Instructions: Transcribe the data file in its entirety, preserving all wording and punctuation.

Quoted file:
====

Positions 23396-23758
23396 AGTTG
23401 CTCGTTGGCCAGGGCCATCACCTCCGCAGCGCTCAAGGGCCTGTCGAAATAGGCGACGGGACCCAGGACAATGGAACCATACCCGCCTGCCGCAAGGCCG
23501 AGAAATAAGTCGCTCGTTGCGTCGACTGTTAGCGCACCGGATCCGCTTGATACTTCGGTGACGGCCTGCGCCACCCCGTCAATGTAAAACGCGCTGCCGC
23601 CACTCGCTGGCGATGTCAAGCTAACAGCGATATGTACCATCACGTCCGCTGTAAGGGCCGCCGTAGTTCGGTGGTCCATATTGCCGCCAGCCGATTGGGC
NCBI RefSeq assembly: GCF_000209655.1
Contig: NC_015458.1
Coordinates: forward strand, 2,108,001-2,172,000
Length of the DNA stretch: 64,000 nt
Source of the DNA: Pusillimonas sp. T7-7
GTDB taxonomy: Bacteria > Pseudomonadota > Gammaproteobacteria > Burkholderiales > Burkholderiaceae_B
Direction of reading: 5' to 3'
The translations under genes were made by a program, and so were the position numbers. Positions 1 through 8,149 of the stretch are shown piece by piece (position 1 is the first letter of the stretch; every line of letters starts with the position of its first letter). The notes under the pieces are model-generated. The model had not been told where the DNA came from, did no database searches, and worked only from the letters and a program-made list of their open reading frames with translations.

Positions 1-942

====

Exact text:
Positions 23396-23758
23396 AGTTG
23401 CTCGTTGGCCAGGGCCATCACCTCCGCAGCGCTCAAGGGCCTGTCGAAATAGGCGACGGGACCCAGGACAATGGAACCATACCCGCCTGCCGCAAGGCCG
23501 AGAAATAAGTCGCTCGTTGCGTCGACTGTTAGCGCACCGGATCCGCTTGATACTTCGGTGACGGCCTGCGCCACCCCGTCAATGTAAAACGCGCTGCCGC
23601 CACTCGCTGGCGATGTCAAGCTAACAGCGATATGTACCATCACGTCCGCTGTAAGGGCCGCCGTAGTTCGGTGGTCCATATTGCCGCCAGCCGATTGGGC
NCBI RefSeq assembly: GCF_000209655.1
Contig: NC_015458.1
Coordinates: forward strand, 2,108,001-2,172,000
Length of the DNA stretch: 64,000 nt
Source of the DNA: Pusillimonas sp. T7-7
GTDB taxonomy: Bacteria > Pseudomonadota > Gammaproteobacteria > Burkholderiales > Burkholderiaceae_B
Direction of reading: 5' to 3'
The translations under genes were made by a program, and so were the position numbers. Positions 1 through 8,149 of the stretch are shown piece by piece (position 1 is the first letter of the stretch; every line of letters starts with the position of its first letter). The notes under the pieces are model-generated. The model had not been told where the DNA came from, did no database searches, and worked only from the letters and a program-made list of their open reading frames with translations.

Positions 1-942